Although we don't believe in timing the market or panicking over daily movements, we do like to keep an eye on market changes -- just in case they're material to our investing thesis.
The Dow Jones Industrials (DJINDICES:^DJI) gave investors another conundrum to deal with today, as earnings-related moves caused the average to diverge once again from the direction of the broader market. Even as the S&P 500 and Nasdaq stayed close to breakeven in early trading, the Dow was down 65 points as of 11 a.m. EST. If that disparity persists, it would mark the third straight day that the Dow and S&P moved in opposite directions. That's making many investors ask a simple question: is the Dow still relevant as a stock market benchmark?
The problem that the Dow faces is that by encompassing only 30 stocks, even a single company-specific news item can move the entire average. Earnings season is a fertile time for such moves, and this morning we're seeing IBM have a huge impact on the Dow, with its nearly $6 per share drop equating to between 35 and 40 points of downward pressure on the average. Recently, this phenomenon has worked in both directions. Last Friday, the Dow rose even as the broader market sank, as positive earnings from member company American Express led to greater enthusiasm about the credit card industry.
Moreover, recent Dow moves have only increased the likelihood of market-moving news from a single stock. Again using Friday as an example, the Dow's gains came much less from AmEx itself and much more from Visa (NYSE:V), which gained more than $10 per share on hopes that the Federal Reserve would assert itself in looking for a higher cap on card swipe fees. Visa now has the strongest influence on the Dow, with a 9% weighting. The addition of Goldman Sachs (NYSE:GS) has also made the Dow much more top-heavy, and with Goldman vulnerable to changing conditions in the financial industry that often result from broader economic moves, investors can expect to see greater volatility in Goldman shares than in a typical blue-chip stock, as its beta of 1.84 attests.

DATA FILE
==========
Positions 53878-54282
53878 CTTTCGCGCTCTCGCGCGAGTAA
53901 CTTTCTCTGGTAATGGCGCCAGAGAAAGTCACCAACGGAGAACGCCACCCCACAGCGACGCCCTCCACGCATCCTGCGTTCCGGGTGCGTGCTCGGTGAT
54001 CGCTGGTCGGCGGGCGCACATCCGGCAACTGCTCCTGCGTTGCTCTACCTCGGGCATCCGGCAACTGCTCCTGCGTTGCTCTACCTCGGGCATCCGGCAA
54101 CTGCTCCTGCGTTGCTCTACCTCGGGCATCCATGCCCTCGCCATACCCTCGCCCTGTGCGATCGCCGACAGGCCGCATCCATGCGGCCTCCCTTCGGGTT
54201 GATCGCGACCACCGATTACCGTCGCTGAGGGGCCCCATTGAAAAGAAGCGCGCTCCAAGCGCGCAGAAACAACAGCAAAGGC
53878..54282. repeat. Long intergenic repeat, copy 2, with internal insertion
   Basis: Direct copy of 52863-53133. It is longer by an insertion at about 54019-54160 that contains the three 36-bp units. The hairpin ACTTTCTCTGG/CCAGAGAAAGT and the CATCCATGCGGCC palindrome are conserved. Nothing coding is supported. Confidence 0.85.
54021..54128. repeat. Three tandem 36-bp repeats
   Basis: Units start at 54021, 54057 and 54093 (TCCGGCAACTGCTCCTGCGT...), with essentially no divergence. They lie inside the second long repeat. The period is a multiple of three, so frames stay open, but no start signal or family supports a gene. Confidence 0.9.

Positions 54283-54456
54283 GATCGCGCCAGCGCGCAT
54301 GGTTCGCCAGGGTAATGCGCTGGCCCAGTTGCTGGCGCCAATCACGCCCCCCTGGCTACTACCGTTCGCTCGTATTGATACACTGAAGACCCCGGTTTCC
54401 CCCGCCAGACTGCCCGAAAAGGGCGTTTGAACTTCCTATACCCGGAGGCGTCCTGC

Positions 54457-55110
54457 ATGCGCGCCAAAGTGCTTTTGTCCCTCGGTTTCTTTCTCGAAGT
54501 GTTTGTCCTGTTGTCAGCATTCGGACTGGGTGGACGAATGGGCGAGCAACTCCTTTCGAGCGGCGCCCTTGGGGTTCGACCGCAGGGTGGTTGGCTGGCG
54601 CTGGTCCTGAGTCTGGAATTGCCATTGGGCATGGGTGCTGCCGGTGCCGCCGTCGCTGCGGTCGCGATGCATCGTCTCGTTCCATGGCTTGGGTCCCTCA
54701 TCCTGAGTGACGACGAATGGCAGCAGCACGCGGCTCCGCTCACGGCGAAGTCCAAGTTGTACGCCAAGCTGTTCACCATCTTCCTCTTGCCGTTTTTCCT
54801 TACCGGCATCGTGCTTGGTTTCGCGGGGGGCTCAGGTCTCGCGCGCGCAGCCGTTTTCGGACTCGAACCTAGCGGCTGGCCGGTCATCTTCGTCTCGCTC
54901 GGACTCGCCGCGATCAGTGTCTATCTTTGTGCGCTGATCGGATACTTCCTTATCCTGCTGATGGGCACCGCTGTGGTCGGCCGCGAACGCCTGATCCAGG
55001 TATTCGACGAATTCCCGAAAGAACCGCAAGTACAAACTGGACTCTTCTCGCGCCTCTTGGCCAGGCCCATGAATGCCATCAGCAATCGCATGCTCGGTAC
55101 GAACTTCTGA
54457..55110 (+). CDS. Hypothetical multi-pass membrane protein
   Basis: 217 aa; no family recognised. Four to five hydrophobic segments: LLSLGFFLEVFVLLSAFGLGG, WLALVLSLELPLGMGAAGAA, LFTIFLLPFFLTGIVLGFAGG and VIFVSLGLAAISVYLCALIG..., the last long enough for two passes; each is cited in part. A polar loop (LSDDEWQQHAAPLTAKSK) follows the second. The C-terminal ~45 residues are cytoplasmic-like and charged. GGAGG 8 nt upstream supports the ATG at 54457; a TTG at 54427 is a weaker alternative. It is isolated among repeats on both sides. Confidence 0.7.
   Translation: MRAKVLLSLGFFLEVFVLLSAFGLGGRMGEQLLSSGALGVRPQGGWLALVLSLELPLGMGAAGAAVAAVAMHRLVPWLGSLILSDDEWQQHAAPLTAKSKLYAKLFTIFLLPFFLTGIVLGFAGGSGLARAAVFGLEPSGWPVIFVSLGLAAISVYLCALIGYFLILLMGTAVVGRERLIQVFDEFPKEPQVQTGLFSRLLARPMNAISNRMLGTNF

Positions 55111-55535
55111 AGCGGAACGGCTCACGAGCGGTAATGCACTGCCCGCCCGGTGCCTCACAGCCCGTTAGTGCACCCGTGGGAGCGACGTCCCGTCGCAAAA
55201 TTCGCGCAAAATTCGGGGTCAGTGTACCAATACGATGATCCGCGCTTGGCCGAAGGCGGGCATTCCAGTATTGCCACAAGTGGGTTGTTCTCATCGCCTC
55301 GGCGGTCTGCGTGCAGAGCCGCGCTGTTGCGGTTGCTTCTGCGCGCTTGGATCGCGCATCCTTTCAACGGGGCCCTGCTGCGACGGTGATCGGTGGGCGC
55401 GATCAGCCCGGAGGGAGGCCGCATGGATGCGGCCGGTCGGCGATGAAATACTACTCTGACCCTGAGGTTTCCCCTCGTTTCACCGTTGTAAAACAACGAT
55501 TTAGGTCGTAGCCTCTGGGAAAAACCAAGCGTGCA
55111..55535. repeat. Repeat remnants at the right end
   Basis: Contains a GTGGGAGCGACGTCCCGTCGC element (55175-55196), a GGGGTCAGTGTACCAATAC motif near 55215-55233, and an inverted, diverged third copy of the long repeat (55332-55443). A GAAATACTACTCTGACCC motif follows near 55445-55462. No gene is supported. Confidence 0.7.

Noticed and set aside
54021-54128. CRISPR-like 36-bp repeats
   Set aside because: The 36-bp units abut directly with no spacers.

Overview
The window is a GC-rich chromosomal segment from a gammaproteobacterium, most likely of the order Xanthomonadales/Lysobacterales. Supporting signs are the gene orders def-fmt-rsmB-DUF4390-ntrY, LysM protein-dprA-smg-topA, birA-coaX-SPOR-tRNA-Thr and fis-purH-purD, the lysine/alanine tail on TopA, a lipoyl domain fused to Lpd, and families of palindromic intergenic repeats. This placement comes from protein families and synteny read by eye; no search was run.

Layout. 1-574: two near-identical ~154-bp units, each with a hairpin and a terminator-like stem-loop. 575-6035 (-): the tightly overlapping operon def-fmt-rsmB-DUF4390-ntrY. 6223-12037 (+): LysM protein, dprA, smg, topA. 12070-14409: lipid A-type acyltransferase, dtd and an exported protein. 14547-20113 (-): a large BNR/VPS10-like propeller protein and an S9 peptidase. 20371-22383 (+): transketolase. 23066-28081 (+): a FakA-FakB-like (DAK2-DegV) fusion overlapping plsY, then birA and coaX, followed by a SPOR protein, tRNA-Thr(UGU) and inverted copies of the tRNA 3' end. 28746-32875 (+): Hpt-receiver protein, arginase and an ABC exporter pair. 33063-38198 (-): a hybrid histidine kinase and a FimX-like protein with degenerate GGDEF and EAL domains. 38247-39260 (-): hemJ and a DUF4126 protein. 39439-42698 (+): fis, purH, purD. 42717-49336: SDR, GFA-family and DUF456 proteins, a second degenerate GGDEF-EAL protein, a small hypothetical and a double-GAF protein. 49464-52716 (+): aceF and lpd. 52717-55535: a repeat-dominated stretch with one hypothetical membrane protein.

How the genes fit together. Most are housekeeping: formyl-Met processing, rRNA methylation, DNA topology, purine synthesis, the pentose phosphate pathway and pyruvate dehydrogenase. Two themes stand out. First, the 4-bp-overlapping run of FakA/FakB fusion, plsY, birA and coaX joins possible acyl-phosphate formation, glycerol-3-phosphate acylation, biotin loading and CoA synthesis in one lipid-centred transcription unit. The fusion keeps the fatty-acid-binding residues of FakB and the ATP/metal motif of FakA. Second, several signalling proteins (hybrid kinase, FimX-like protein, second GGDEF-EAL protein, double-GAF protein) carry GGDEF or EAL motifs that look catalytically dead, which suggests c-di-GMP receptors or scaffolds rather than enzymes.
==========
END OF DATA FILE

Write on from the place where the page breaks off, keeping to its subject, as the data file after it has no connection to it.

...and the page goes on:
Yet fundamental growth in many Dow companies and a lack of stock splits have also contributed. Boeing (NYSE:BA) has a 5.5% weighting in the Dow because of its massive stock-price gains, following on the heels of huge increases in aircraft demand over the past year. Yet because it and other strong-performing companies have chosen not to implement share splits, there are now seven Dow stocks trading at $100 or more, and the top nine Dow components have more than half of the overall influence on the average as a whole.
The lesson that investors need to learn from this is that the Dow no longer reflects the overall daily movements of the broader stock market. Especially at times when individual companies are reporting news, you have to look beyond the blue-chip index to get a true reading on the health of stocks generally.